fyi..aj wright // ajwright@...
From: David F. Herr, St. Andrews Presbyterian College
Sent: Friday, January 17, 2003 7:14 AM
Subject: Southeastern Indian Conference
Subject: SOUTHEASTERN INDIANS AND MIXED RACE IDENTITIES
Saturday, February 8, 2003
Symposium on Georgia History
Sponsored by the Consortium on Georgia History
and the University of Georgia in Athens
Morning Program Chapel, North Campus, University of Georgia
Registration (10-10:30 a.m.)
Keynote Presentations (10:30 a.m. to noon)
Theda Perdue, Department of History, University of North Carolina
Claudio Saunt, Department of History, University of Georgia
Lunch - Downtown (on your own)
Afternoon Program Chapel, North Campus, University of Georgia
Panel Discussion (1 p.m. to 3 p.m.)
Four scholars from the UGA faculty who work in various areas of Native
American studies will respond to the papers given by Professors Perdue and
Saunt, who will participate in the discussion as well.
Timothy B. Powell, English (Moderator)
Charles M. Hudson, Anthropology
Jace Weaver, Religion
Bridget L. Anderson, English and Linguistics
Free and Open to the Public.
This year's Consortium visits the lovely North Campus of the University of
Georgia to explore new questions emerging on mixed race identity among the
Creeks and Cherokees, through the recent work of two distinguished
historians at work on those issues and through discussion with Native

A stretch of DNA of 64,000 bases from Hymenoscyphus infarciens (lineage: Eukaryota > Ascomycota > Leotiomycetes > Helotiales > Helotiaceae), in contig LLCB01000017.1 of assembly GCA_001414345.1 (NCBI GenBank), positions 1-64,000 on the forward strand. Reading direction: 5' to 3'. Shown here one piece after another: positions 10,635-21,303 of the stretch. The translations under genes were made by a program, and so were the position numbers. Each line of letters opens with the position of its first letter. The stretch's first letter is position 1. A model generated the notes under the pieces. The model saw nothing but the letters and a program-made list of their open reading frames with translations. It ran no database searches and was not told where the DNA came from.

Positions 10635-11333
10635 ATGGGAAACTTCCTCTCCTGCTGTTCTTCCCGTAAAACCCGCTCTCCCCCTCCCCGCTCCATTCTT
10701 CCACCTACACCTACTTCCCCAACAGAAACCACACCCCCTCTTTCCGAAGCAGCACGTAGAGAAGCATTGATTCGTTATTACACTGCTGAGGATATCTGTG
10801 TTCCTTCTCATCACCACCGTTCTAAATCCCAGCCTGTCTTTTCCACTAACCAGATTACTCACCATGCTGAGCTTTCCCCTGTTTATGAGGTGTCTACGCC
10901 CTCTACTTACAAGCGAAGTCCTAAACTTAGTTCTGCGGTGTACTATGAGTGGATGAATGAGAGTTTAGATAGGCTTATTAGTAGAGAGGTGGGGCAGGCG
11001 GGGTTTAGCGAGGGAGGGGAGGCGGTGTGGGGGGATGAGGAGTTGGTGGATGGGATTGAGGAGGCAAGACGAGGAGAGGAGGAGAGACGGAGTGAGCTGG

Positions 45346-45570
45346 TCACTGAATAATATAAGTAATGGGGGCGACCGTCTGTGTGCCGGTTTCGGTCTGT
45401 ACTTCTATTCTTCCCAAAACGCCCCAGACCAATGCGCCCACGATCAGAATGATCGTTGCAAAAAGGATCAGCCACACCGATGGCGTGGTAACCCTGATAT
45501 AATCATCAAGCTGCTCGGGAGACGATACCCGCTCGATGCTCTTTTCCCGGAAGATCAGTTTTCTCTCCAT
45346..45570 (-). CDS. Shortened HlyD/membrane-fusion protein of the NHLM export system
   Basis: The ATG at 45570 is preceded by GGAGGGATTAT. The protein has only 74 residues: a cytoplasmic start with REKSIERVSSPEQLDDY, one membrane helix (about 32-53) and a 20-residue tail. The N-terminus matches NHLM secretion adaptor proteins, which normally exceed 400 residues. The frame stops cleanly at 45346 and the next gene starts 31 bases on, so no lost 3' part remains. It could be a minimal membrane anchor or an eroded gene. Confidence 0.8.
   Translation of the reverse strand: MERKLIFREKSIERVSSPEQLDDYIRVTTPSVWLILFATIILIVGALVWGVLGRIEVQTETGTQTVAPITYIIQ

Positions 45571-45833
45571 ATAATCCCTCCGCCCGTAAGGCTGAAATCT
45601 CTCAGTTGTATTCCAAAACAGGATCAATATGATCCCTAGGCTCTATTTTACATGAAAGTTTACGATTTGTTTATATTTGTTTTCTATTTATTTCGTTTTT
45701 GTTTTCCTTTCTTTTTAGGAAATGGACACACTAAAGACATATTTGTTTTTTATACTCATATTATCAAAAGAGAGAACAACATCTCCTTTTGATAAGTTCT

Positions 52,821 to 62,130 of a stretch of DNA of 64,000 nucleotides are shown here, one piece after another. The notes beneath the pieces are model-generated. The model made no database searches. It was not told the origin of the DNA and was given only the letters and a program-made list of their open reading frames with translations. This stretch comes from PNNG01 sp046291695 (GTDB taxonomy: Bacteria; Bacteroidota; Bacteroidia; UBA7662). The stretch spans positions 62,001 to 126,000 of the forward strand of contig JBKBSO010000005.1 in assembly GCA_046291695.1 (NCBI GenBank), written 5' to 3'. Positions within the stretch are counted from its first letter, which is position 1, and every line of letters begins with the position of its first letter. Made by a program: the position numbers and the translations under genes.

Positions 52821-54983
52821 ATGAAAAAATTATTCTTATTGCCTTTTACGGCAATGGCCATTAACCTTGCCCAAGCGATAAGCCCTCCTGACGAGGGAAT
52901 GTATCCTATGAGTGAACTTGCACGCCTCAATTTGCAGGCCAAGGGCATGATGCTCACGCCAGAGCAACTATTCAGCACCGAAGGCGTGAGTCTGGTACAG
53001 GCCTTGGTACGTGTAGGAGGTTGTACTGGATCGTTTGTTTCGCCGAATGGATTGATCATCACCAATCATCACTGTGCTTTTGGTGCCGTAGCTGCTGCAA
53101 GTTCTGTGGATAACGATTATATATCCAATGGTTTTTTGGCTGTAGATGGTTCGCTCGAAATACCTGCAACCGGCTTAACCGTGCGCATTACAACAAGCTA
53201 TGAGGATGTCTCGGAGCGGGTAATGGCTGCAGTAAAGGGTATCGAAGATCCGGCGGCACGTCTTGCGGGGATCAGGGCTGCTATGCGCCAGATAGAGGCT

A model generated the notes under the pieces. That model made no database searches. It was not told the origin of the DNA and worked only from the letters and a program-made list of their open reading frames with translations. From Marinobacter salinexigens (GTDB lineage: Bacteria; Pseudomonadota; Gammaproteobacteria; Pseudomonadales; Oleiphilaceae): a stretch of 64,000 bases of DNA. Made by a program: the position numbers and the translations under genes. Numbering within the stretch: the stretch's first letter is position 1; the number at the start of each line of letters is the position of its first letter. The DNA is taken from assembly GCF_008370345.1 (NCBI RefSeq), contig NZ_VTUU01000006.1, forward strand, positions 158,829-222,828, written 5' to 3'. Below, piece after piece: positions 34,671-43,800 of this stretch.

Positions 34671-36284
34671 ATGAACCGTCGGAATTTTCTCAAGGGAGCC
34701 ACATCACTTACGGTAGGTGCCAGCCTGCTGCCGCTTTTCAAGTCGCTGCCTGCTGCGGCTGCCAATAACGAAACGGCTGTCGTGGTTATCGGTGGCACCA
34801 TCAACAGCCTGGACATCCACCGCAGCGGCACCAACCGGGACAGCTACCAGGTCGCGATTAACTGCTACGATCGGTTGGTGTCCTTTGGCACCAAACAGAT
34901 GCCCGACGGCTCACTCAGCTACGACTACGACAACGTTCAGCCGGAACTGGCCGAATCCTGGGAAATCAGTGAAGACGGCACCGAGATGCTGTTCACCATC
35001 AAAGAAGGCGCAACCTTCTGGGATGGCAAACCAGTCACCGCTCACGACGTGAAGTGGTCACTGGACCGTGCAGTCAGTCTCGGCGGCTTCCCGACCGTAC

American scholars on the UGA faculty.
Noted scholar of the Cherokee, Professor Theda Perdue of the University of
North Carolina at Chapel Hill, replaces prevailing historical
interpretations based on notions of "blood" with traditional Indian cultural
values to explain relations among the Native Americans, Europeans, and
Africans. A Georgia native and UGA PhD, Perdue has published a number of
books including Cherokee Women: Gender and Cultural Change, 1700-1835 and
Slavery and the Evolution of Cherokee Society, 1540-1866. Her new book is
"Mixed Blood" Indians: Racial Construction in the Early South, just
published by the University of Georgia Press.
Noted scholar of the Creek, Professor Claudio Saunt of the University of
Georgia, considers the emergence of an elite class of Creeks who prospered
under the market economy in his study, A New Order of Things: Property,
Power, and the Transformation of the Creek Indians, 1733-1816. His current
research follows several generations of a family of Creek who intermarried
with whites and blacks, becoming members of several racial communities in
the 19th and 20th century South.
The Consortium on Georgia History is a collaborative venture of the
departments of history at the University of Georgia, Georgia State
University, Armstrong Atlantic University, Augusta State University's Center
for the Study of Georgia History, Kennesaw State University's Center for
Regional History and Culture, Georgia College & State University's Center
for Georgia Studies, and other institutions.
Professor David Herr
St. Andrews Presbyterian College